is a ‘drunk diary’ a creative way of silencing the inner critic?

Can booze let loose the juices of creativity?

I admit my first reaction to hearing about singer-of-the-moment Adele writing her soaraway successful album 21 while under the influence of booze was one of disbelief: firstly, that someone so talented needs to drink (the shadow of Amy Winehouse loomed large in my mind), and secondly, that she could so coolly and publicly admit to it.

Except when I read beyond The Sun headline of ‘Booze helps Adele write songs‘, I realised there was more to it than just downing a bottle of wine and churning out indulgently booze-fuelled lyrics.

What it turns out the singer had done was bypass her inner critic – with all its angst and murderous intentions towards a newly born idea, thought or tune – with the anaesthetising effects of alcohol. Without that switch into another part of herself, the bitter-sweet unexpectedness of her number-one songs may never have Continue reading

Advertisements

does writing help you deal with your own darkness?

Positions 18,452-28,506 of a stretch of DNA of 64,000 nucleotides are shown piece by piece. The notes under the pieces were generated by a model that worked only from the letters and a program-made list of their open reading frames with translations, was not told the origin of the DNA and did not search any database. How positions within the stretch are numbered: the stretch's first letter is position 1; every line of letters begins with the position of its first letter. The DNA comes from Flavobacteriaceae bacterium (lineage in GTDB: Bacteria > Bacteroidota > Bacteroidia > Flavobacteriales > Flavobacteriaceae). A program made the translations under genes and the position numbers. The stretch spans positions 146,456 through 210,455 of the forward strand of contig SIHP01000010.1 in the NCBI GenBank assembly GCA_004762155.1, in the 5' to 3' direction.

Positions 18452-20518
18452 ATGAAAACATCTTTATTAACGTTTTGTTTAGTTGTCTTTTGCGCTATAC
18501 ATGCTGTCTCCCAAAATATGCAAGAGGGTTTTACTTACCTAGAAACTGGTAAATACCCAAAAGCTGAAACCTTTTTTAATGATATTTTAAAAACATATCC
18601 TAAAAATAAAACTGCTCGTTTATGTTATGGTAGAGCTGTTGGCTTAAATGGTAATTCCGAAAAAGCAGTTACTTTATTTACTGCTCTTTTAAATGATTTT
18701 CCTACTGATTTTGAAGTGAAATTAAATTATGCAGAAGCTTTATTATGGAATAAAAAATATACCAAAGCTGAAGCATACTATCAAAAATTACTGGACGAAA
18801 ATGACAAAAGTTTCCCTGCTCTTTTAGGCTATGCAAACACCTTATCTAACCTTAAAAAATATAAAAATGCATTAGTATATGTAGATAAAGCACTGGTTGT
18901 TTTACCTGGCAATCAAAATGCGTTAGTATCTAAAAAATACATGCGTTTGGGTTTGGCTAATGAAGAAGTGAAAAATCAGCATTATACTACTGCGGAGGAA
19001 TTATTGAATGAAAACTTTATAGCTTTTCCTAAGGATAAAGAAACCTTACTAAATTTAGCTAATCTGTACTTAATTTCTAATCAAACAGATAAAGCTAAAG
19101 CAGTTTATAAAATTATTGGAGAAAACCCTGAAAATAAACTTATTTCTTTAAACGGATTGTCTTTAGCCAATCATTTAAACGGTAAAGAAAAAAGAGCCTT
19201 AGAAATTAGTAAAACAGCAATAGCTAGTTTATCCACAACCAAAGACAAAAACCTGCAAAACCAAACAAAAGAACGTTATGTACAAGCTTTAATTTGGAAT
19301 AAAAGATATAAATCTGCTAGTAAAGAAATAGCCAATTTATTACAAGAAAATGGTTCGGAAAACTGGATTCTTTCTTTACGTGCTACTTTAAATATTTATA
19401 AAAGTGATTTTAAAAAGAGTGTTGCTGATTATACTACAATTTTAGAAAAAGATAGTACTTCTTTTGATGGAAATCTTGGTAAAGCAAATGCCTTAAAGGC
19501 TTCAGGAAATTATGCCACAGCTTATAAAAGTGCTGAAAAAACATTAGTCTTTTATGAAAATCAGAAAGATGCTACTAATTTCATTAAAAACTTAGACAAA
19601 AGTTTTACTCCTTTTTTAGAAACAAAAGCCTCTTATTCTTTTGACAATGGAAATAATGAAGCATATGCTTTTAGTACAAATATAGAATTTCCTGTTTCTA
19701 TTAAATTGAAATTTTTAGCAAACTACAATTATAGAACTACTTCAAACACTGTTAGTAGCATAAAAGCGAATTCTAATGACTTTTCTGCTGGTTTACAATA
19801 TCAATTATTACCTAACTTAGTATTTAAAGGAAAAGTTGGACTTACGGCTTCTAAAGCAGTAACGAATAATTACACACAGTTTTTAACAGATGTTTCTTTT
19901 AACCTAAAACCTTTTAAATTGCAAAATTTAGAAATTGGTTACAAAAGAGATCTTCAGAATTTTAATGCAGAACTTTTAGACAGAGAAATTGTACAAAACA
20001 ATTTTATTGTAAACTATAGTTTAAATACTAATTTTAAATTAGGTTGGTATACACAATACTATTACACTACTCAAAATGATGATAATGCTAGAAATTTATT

I’m not the only writer who infuses her fiction with the shadowy elements of her psyche.

Who knows what can emerge from the shadows of the unconscious?

I’ve just read an interview with thriller writer Mo Hayder – winner of the Crime Writers’ Association Dagger in the Library 2011 award – where she says her writing helps her deal with the darkness in her mind. By fictionalising what terrifies her most, she is able to allay the intensity of her fears.

Psychoanalytic theory suggests that characters in novels are all projections of the author’s anxieties, neuroses and inner conflicts which the author him/herself may not be fully conscious of. It is this unconscious element that Continue reading